How and When to Intervene when Someone Involved in Substance Abuse

Personality change can hit mental illness of students of any age. Rachel was in High School When she started feeling depressed. She had to skip her classes back from school rather than getting help from a counseling session for her personality change due to mental illness. Richard turned into drugs and alcohol, and she was going to kill herself thinking of a party. But she was saved by being loved by one of her family. 

She further explains the addition of providing professional help in her recovery of mental illness and describes the environment. She said she was brought up religious, which affected her personality change; being raised in a spiritual environment, happiness directly correlated with righteousness. Rachel was able to recognize that she was going through depression and personality change due to mental illness. Those who were supposed to support her were against intervention and actively discouraged Rachel from seeking help from a professional. While she was in utter need have support to cope with mental illness.

“Whichever advice I was given, I was told not to mention anything to anyone, pray, and avoid stigmatization.”

Without good support, she obtained comfort from the wrong sources; drugs and alcohol could only think of them, no other way of escape from this personality change. Rachael S Associates a court-ordered rehabilitation program of five-month for resting her life from mental illness.

How to Overcome Shame and Stigma?

According to Ashley Groesbeck, R.’s story is not uncommon, a clinical social worker in New York City. “Shame and stigma associated with mental illness and addiction are huge in our society,” she says. She further added this problem is enormous for addiction which is more common” labeled as a lack of self-control by the people.” Ampere accompanies the stigma making it challenging to seek help and suggest help to others for personality change. 

Groesbeck has been working for eight years with the families of traumatized veterans and youth with personality change. He said, “having shame factor in mind makes it difficult for people to seek help against mental illness” people hide their behaviors when a loved one approaches them about their addiction. There is a gap of communication that affects the disease and the diseased.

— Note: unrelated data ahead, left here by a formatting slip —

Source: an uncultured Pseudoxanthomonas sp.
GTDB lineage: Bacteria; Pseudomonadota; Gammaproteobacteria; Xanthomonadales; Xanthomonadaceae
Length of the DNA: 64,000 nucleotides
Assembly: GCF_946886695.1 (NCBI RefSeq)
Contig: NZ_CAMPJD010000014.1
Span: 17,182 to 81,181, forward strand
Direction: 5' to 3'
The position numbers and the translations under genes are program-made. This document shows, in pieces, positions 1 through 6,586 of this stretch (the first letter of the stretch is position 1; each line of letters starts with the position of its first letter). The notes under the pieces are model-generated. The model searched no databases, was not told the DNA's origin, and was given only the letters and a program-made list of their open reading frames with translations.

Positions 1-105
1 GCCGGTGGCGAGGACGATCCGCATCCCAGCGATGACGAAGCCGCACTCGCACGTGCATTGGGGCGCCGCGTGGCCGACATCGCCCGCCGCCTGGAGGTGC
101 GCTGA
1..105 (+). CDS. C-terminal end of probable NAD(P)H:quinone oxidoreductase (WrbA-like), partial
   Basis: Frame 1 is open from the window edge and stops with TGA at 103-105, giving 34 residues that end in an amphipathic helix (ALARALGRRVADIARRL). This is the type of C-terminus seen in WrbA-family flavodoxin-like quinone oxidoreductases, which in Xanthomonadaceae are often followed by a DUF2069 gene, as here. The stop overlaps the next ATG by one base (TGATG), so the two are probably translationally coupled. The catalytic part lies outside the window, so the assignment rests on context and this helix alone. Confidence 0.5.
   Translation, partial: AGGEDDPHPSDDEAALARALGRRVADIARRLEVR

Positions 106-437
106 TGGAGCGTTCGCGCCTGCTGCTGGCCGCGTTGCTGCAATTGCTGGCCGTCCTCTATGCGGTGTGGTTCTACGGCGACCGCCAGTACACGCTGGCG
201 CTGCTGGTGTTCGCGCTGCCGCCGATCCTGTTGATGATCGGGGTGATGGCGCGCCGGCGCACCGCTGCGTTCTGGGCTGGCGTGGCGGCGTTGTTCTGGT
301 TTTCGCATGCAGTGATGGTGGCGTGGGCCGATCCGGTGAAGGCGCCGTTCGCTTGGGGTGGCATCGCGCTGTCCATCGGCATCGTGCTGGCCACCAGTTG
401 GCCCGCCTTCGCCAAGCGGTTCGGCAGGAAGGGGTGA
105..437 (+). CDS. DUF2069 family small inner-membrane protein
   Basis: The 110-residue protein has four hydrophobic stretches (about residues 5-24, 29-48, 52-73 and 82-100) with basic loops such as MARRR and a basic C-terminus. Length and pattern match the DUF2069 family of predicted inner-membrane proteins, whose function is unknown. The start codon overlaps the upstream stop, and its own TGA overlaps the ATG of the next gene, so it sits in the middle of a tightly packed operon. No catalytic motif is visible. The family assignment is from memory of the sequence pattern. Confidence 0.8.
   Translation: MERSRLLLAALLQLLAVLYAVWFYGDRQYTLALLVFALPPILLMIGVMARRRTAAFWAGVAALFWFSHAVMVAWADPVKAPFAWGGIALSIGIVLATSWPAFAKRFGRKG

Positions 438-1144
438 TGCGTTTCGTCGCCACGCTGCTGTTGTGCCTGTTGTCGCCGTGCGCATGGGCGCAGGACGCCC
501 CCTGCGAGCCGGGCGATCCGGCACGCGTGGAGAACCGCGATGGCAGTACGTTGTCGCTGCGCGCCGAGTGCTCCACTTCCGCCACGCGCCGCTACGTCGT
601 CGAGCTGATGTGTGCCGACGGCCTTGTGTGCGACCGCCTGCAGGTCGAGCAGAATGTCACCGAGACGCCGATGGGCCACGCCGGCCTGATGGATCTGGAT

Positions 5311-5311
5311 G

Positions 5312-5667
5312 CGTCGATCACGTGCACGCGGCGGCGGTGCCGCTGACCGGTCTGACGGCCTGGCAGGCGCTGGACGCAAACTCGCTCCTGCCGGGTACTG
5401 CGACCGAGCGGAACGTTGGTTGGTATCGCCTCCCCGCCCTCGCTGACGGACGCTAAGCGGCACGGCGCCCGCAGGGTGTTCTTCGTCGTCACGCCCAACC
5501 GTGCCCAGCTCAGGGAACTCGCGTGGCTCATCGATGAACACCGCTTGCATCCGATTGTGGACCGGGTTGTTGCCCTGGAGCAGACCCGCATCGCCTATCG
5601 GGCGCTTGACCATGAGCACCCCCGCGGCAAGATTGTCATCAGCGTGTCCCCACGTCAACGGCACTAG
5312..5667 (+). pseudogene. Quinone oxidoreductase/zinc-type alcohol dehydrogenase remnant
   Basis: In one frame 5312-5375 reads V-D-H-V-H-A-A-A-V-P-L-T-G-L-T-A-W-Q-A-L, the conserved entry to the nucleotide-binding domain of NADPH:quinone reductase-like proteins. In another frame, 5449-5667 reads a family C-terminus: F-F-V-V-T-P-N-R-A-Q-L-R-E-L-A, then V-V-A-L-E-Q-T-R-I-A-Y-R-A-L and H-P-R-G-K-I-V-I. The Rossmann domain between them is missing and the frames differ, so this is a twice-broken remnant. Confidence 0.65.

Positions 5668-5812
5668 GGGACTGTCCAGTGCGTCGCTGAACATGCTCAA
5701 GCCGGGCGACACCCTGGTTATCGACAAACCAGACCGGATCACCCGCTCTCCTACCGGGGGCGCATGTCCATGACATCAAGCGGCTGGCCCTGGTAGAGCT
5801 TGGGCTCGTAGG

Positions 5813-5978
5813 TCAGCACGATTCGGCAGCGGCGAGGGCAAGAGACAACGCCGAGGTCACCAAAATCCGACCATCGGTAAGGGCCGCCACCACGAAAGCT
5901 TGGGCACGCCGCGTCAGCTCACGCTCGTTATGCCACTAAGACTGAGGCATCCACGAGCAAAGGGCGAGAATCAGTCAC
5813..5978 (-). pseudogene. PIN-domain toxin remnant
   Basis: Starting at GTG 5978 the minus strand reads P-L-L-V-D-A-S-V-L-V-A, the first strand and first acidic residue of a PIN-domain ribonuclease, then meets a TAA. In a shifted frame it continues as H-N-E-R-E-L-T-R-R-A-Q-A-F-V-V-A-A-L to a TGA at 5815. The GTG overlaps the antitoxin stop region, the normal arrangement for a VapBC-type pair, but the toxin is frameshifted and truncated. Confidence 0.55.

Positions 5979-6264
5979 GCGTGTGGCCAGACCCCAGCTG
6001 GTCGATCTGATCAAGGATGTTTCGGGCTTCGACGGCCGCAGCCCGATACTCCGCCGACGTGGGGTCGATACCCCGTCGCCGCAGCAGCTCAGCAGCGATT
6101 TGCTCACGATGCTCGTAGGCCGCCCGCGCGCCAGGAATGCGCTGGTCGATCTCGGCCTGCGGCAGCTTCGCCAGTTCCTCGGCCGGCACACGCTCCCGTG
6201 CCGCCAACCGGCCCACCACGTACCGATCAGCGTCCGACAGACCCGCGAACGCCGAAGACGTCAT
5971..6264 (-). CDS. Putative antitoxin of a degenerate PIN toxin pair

Groesbeck said there is a need to adopt unorthodox techniques to help people with personality change. Start by asking about the amusement part of their mental illness addiction, what made them fall for addiction and drugs. By doing so, realize the person late you are getting nothing out of it; they need to leave addiction with openly acknowledging the downsides. They can be made aware of relationship problems, financial difficulties, and missing career opportunities as they are suffering from mental illness.

After you allow them to think about their personality change, dig deep into their personality, and explore the pros and cons themselves, they will get back to you to get some more help against mental illness.

The Probability Is that They Have. Atypical Intervention for Personality Change Works by Including the Following Steps:

  • Make a plan for the family members and friends to propose an intervention. 
  • Involving a qualified therapist is best for you. A psychologist must be on a team; a social worker and international therapist can help make suitable interventions for personality change. There is a chance of worsening the situation by igniting the emotions, triggering anger and a feel of shame for mental illness.
  • Do a good search and gather information about the topic. Research a topic and treatment options available. And enroll your loved one in a specific treatment program.
  • From the intervention team point of you, a planning group should be constituted. Team members should coordinate on their set date and time to rehearse before delivering the message about coping with mental illness, According to the structured plan. Non-family members of the team are equally important for dealing with personality change; they see the situation factually and find actual Problems and solutions without getting work done by the emotions. Don’t reveal to your loved ones that you will do some intervention to help them in their personality change.
  • Be ready for the consequences if your loved one is not accepting treatment for mental illness and personality change. 
  • Team members have to individually decide his or her role and what they can do to help. For example, you can choose to go with the loved one to take her on a walk.
  • Take notes about the interventions against mental illness to be done. Each team member’s role is defined and noted. Each member should describe a specific incident with the personality change by the drugs causing problems. Describe emotional and fiscal issues. Describe to them how this is causing problems and what can be done to correct the situation. Ask them their point of you. Your loved one isn’t able to argue with you on facts or your emotions towards the problem. 
  • Start by saying,” I am significantly hurt when you abuse…..”